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Reduced the cable length to around 1m and reseated the wires on both the din and scart end, and now I get a rolling colour picture with the 14" Sony CRT (which is RGB apparently) unable to lock onto the signal properly.  I have tried both the 100uf cap on 16 and 18 and have also tried the 1.5V battery trick and still no joy.

My freeview box works fine via RGB on the same scart socket so have ruled out the TV as the problem.  Starting to think that it might be the CPC now that is the problem.
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Offline Bryce

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The capacitor or battery won't stop the rolling unfortunately. The rolling occurs when the TV can't sample the RGB signal at the rate it needs to. Unfortunately, this means that the TV is probably unsuitable for "Retro RGB". Let us know the exact make and model so that others can avoid buying it. What other inputs does it have to offer? And what other CPC Hardware do you have - MP1/2 ?

Bryce.
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Offline RetroRevival

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Hi Bryce,

Its a Sony Trinitron 14T1U CRT, with Scart, RF and front Composite / Audio jacks.  I also have an MP1 which gives a very washed out picture which I have put down to it being plagued with the general MP1/MP2 failures that others seem to have got.
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Offline TFM

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Hi Bryce,

Its a Sony Trinitron 14T1U CRT, with Scart, RF and front Composite / Audio jacks.  I also have an MP1 which gives a very washed out picture which I have put down to it being plagued with the general MP1/MP2 failures that others seem to have got.
Actually, the Sony Trinitron is quite good for the CPC. Maybe there are different models (probably?) or is the monitor itself broken? In any case good luck!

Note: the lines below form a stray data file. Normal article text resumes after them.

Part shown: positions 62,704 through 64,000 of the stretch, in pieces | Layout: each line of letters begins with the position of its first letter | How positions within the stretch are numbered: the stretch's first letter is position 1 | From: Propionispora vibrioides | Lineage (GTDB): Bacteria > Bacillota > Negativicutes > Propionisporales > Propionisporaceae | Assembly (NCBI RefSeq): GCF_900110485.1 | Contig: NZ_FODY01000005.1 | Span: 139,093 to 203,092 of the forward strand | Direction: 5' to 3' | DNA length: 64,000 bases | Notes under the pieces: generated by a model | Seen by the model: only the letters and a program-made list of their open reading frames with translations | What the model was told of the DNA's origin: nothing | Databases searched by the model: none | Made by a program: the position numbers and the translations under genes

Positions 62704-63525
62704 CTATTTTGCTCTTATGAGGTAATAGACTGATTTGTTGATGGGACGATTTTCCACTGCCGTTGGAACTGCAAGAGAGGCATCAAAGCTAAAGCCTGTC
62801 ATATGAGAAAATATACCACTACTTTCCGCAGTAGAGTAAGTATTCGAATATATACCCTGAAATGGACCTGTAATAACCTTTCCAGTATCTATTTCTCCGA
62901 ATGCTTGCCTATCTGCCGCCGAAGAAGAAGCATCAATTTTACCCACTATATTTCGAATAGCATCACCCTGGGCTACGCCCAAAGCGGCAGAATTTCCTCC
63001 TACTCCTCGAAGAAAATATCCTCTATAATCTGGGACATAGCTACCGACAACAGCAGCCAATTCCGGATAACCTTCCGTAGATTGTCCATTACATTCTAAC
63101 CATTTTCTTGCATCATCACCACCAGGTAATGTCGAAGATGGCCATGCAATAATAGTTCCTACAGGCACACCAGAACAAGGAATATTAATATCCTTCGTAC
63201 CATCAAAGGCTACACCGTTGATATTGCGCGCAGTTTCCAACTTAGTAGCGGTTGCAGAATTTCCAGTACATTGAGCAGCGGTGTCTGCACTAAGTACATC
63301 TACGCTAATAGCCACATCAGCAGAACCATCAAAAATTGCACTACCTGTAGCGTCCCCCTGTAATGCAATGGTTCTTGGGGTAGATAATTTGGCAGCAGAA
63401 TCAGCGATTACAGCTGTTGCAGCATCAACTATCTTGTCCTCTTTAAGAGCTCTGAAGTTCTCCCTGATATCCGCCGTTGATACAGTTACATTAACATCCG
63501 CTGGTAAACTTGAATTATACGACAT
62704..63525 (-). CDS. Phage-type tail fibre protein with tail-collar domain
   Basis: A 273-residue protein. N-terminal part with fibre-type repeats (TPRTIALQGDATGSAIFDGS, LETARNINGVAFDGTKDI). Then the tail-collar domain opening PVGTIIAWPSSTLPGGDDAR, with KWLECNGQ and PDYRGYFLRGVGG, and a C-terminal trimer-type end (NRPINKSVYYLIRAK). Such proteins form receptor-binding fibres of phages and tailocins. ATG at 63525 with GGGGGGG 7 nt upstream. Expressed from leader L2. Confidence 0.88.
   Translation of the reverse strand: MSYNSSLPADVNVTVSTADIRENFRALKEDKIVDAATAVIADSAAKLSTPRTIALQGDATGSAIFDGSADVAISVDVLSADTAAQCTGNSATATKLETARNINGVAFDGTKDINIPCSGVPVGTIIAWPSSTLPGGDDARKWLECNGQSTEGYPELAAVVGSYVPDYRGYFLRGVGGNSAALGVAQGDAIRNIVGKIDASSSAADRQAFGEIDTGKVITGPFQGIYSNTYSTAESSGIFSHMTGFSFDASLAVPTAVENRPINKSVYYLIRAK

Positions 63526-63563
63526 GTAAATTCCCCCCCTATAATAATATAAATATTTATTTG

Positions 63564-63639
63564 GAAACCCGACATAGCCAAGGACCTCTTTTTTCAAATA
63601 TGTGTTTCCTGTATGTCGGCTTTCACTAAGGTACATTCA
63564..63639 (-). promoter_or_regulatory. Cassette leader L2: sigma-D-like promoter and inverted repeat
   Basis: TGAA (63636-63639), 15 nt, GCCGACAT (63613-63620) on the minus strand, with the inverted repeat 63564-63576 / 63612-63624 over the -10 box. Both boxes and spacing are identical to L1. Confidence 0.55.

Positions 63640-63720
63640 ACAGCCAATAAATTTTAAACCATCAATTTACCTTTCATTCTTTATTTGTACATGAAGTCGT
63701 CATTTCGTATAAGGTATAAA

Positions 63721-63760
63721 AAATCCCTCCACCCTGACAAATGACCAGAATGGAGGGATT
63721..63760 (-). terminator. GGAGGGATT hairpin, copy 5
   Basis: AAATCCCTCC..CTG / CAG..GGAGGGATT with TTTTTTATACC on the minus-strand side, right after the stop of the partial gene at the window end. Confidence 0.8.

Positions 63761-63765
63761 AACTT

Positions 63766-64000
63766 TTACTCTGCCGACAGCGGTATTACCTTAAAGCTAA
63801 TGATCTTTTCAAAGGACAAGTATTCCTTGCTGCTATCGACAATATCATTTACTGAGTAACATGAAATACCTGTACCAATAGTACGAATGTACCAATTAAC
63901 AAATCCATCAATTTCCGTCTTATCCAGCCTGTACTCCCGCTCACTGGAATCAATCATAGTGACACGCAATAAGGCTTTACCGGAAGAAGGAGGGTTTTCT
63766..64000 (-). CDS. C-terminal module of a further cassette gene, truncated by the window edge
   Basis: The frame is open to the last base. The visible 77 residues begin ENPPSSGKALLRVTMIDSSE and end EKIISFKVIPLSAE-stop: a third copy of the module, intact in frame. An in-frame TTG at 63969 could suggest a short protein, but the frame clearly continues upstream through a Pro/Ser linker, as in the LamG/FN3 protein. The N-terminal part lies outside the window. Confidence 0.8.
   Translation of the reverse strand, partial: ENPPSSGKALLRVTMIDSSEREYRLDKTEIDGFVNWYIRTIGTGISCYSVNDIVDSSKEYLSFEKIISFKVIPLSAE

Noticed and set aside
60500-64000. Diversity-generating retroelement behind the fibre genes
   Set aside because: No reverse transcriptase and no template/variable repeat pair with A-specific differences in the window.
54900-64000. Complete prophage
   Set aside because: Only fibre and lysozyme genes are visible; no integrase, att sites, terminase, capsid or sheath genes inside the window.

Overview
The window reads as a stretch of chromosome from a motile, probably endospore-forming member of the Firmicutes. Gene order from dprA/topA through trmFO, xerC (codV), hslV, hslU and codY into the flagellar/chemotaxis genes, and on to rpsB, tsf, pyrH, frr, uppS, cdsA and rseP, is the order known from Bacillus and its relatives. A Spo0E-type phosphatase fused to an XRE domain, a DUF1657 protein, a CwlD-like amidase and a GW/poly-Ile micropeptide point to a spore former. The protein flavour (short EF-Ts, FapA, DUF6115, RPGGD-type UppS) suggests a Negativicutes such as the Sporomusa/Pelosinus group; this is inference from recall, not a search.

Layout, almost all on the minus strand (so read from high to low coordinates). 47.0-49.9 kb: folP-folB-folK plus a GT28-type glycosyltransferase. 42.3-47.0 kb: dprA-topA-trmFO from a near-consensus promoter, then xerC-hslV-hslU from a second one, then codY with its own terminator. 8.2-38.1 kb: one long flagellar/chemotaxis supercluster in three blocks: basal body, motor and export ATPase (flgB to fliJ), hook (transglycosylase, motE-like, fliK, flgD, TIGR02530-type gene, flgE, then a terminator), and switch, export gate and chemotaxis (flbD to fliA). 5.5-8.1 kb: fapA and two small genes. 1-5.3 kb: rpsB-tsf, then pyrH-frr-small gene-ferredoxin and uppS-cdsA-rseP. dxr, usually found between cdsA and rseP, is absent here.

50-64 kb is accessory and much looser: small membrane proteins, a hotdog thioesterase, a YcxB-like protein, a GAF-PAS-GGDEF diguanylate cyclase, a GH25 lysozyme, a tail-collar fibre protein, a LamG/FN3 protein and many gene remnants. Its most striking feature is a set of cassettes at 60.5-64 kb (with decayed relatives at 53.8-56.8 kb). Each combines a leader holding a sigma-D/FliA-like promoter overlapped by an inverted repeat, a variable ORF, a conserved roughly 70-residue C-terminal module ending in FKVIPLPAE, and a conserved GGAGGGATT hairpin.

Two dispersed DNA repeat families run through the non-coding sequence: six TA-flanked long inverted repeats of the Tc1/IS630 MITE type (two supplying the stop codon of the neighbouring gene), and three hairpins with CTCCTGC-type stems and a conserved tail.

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Offline Bryce

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You could try doing the MP1 to Composite conversion here: http://www.cpcwiki.eu/index.php/LCD_And_Plasma_TV_Solution
It's an easy conversion and should give you a better picture when connected to the composite input on th esony.

Bryce.
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Offline RetroRevival

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Actually, the Sony Trinitron is quite good for the CPC.

I purchased it due to the "compatibility" it allegedly has with the older consoles and computers, however I may well have purchased a dud one :(

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You could try doing the MP1 to Composite conversion

I was looking at that and might venture down that road eventually but was hoping to use the scart as I have plenty of other computers that will need to use it too.


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Offline CanonMan

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Re: Best 14" CRT for the CPC OR is my CPC 464 scart lead knackered?
« Reply #10 on: 01:12, 09 September 11 »
Hi Bryce,